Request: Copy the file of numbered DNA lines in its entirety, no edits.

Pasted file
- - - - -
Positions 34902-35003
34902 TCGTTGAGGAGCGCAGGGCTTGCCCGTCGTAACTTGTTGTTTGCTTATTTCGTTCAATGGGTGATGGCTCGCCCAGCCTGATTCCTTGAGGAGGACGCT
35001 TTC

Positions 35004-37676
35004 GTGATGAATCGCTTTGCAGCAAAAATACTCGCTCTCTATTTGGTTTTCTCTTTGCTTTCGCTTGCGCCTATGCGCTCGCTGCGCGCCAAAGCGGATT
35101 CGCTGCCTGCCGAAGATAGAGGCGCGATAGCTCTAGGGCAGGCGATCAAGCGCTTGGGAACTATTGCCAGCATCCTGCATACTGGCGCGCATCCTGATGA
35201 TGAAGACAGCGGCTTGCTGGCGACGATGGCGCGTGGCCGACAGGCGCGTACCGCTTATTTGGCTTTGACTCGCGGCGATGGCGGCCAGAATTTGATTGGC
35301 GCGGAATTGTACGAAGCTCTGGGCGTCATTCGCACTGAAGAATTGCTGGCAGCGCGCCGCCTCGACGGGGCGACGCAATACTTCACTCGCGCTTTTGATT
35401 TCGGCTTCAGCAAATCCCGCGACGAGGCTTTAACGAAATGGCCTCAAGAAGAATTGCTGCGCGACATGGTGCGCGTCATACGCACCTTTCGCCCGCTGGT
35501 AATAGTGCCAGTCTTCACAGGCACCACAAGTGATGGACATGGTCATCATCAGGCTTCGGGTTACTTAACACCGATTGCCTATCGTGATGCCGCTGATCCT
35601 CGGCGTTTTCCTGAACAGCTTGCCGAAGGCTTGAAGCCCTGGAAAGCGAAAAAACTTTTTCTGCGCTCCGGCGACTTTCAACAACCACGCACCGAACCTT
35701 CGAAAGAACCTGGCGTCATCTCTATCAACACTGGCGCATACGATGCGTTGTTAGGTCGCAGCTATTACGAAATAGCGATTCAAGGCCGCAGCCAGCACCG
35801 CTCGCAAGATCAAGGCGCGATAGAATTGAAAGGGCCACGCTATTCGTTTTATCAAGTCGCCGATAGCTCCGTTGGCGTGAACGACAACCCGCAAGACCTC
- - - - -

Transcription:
Positions 34902-35003
34902 TCGTTGAGGAGCGCAGGGCTTGCCCGTCGTAACTTGTTGTTTGCTTATTTCGTTCAATGGGTGATGGCTCGCCCAGCCTGATTCCTTGAGGAGGACGCT
35001 TTC

Positions 35004-37676
35004 GTGATGAATCGCTTTGCAGCAAAAATACTCGCTCTCTATTTGGTTTTCTCTTTGCTTTCGCTTGCGCCTATGCGCTCGCTGCGCGCCAAAGCGGATT
35101 CGCTGCCTGCCGAAGATAGAGGCGCGATAGCTCTAGGGCAGGCGATCAAGCGCTTGGGAACTATTGCCAGCATCCTGCATACTGGCGCGCATCCTGATGA
35201 TGAAGACAGCGGCTTGCTGGCGACGATGGCGCGTGGCCGACAGGCGCGTACCGCTTATTTGGCTTTGACTCGCGGCGATGGCGGCCAGAATTTGATTGGC
35301 GCGGAATTGTACGAAGCTCTGGGCGTCATTCGCACTGAAGAATTGCTGGCAGCGCGCCGCCTCGACGGGGCGACGCAATACTTCACTCGCGCTTTTGATT
35401 TCGGCTTCAGCAAATCCCGCGACGAGGCTTTAACGAAATGGCCTCAAGAAGAATTGCTGCGCGACATGGTGCGCGTCATACGCACCTTTCGCCCGCTGGT
35501 AATAGTGCCAGTCTTCACAGGCACCACAAGTGATGGACATGGTCATCATCAGGCTTCGGGTTACTTAACACCGATTGCCTATCGTGATGCCGCTGATCCT
35601 CGGCGTTTTCCTGAACAGCTTGCCGAAGGCTTGAAGCCCTGGAAAGCGAAAAAACTTTTTCTGCGCTCCGGCGACTTTCAACAACCACGCACCGAACCTT
35701 CGAAAGAACCTGGCGTCATCTCTATCAACACTGGCGCATACGATGCGTTGTTAGGTCGCAGCTATTACGAAATAGCGATTCAAGGCCGCAGCCAGCACCG
35801 CTCGCAAGATCAAGGCGCGATAGAATTGAAAGGGCCACGCTATTCGTTTTATCAAGTCGCCGATAGCTCCGTTGGCGTGAACGACAACCCGCAAGACCTC